In the olfactory system of male moths, a specialized subset of neurons detects and processes the main component of the sex pheromone emitted by females. It is composed of several thousand first-order olfactory receptor neurons (ORNs), all expressing the same pheromone receptor, that contact synaptically a few tens of second-order projection neurons (PNs) within a single restricted brain area. The functional simplicity of this system makes it a favorable model for studying the factors that contribute to its exquisite sensitivity and speed. Sensory information—primarily the identity and intensity of the stimulus—is encoded as the firing rate of the action potentials, and possibly as the latency of the neuron response. We found that over all their dynamic range, PNs respond with a shorter latency and a higher firing rate than most ORNs. Modelling showed that the increased sensitivity of PNs can be explained by the ORN-to-PN convergent architecture alone, whereas their faster response also requires cell-to-cell heterogeneity of the ORN population. So, far from being detrimental to signal detection, the ORN heterogeneity is exploited by PNs, and results in two different schemes of population coding based either on the response of a few extreme neurons (latency) or on the average response of many (firing rate). Moreover, ORN-to-PN transformations are linear for latency and nonlinear for firing rate, suggesting that latency could be involved in concentration-invariant coding of the pheromone blend and that sensitivity at low concentrations is achieved at the expense of precise encoding at high concentrations.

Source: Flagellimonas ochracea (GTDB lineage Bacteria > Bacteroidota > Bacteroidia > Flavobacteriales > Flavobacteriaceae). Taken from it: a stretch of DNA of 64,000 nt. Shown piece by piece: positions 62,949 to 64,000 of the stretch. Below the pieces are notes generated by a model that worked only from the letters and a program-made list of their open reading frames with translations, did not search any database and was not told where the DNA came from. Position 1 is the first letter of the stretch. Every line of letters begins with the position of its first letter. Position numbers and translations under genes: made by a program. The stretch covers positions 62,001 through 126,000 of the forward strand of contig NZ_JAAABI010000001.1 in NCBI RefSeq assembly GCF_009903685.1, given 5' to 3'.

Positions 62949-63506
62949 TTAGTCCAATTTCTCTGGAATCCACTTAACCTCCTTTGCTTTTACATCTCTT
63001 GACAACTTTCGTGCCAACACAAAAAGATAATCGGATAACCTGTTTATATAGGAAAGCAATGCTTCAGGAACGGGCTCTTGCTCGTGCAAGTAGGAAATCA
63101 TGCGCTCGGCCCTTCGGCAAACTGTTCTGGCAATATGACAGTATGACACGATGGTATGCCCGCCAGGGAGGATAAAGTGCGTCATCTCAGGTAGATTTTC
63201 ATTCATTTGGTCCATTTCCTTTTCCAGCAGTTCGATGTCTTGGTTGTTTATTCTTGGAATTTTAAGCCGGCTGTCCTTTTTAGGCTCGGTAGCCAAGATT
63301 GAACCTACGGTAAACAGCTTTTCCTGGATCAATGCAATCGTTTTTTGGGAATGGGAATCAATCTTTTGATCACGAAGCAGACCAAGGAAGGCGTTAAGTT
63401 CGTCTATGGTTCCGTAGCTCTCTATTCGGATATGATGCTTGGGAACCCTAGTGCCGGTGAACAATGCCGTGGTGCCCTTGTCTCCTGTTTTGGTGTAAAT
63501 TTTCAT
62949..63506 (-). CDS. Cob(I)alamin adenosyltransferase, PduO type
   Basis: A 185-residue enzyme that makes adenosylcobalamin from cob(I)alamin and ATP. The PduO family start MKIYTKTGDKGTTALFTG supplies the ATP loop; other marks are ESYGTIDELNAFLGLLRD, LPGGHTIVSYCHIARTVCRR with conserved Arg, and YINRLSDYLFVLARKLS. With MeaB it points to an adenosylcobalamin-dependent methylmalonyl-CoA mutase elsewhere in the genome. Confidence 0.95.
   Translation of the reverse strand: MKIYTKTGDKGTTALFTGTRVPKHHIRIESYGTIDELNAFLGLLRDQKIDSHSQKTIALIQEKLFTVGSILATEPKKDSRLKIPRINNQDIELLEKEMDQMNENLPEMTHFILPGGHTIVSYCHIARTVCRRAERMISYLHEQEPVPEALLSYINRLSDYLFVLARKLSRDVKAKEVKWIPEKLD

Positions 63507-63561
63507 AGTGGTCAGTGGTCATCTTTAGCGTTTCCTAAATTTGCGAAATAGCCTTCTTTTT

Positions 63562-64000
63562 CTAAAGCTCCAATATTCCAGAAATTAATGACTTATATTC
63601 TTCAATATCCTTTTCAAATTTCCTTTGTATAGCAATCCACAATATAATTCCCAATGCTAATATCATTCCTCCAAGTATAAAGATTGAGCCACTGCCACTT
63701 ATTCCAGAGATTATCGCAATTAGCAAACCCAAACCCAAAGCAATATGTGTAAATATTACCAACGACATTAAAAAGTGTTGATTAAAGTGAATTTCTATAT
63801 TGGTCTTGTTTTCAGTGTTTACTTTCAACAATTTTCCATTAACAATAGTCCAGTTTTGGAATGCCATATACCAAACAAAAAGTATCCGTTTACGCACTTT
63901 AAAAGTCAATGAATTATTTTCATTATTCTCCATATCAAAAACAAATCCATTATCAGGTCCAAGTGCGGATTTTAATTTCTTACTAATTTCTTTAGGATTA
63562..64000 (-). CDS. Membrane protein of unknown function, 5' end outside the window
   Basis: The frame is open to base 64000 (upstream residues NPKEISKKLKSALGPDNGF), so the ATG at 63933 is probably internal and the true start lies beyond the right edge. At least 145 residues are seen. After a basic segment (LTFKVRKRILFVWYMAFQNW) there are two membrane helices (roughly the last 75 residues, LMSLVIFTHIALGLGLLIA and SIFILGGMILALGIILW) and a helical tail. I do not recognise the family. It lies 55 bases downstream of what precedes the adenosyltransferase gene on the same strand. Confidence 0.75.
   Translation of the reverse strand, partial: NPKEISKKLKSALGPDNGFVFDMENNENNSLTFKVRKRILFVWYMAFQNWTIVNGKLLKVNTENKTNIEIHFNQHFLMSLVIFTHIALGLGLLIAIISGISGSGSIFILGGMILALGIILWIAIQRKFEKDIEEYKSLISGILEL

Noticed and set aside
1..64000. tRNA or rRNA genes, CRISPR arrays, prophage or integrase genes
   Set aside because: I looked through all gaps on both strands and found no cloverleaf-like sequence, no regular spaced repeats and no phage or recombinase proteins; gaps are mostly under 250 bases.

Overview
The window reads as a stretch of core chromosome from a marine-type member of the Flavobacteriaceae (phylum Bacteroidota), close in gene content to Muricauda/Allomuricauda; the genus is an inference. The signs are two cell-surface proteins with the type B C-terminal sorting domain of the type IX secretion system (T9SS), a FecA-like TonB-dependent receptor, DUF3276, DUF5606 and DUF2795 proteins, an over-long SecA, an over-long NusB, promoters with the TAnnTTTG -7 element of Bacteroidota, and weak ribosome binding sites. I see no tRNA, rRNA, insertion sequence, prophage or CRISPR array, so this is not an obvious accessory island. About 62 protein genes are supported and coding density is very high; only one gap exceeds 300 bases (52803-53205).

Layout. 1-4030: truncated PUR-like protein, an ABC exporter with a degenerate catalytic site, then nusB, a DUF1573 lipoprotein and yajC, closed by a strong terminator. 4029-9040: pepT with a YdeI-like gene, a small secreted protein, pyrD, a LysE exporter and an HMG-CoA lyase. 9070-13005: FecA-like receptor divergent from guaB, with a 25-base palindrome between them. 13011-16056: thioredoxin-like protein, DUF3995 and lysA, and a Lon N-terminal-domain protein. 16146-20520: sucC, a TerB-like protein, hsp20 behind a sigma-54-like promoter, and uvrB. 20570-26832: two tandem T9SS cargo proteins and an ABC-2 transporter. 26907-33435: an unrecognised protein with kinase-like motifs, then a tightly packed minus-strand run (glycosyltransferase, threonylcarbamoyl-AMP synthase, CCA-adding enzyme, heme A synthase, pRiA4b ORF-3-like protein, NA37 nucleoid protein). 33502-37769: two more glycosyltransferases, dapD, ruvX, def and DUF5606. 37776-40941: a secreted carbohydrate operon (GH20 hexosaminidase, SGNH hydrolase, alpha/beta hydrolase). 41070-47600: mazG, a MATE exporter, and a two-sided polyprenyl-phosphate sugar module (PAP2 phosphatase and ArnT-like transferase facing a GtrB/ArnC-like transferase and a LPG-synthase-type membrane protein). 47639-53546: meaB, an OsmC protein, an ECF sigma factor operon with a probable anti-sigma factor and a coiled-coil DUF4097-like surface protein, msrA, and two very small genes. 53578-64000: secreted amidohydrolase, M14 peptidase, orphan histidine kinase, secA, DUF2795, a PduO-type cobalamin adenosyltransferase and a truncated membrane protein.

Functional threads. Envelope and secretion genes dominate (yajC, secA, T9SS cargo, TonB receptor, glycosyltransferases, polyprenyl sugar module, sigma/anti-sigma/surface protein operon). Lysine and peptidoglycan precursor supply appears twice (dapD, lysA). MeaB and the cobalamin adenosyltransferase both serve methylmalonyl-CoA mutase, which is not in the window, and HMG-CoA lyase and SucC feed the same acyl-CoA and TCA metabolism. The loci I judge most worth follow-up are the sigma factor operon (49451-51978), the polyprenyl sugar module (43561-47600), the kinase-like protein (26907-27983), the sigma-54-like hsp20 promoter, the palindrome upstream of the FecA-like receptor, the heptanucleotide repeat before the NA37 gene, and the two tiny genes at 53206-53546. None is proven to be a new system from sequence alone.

SUMMARYIn the male moth, Agrotis ipsilon, mating induces a transient inhibition of behavioural and central nervous responses to sex pheromone. Newly mated males are not attracted to sex pheromone, and the sensitivity of their antennal lobe (AL) neurons is lower than in virgin males. This rapid transient olfactory inhibition prevents them from re-mating unsuccessfully until they have refilled their sex glands. We hypothesized that this olfactory 'switch off' might be controlled by neuromodulators such as biogenic amines. To test our hypothesis, we studied the effects of octopamine (OA) and serotonin (5-hydroxytryptamine, 5-HT) on the coding properties of pheromone-sensitive AL neurons in virgin and newly mated males. We show that AL neuron sensitivity increased in newly mated males after injection of OA or 5-HT, but only OA treatment affected certain response characteristics of AL neurons in virgin males. Whereas all measured AL neuron response characteristics were different between virgin and newly mated males, amine treatment in newly mated males restored only the latency and spike frequency, but not the duration of excitatory and inhibitory phases, which were initially found in virgin males. Additionally, we investigated the behavioural effects of OA and 5-HT treatments in virgin and mated males. Although OA and 5-HT enhanced the general flight activity of newly mated males, amine treatments did not restore the behavioural pheromone response of mated moths. Altogether, these results show that, although biogenic amines modulate the olfactory system in moths, OA and 5-HT are probably not involved in the post-mating inhibition of responses to sex pheromone in A. ipsilon males.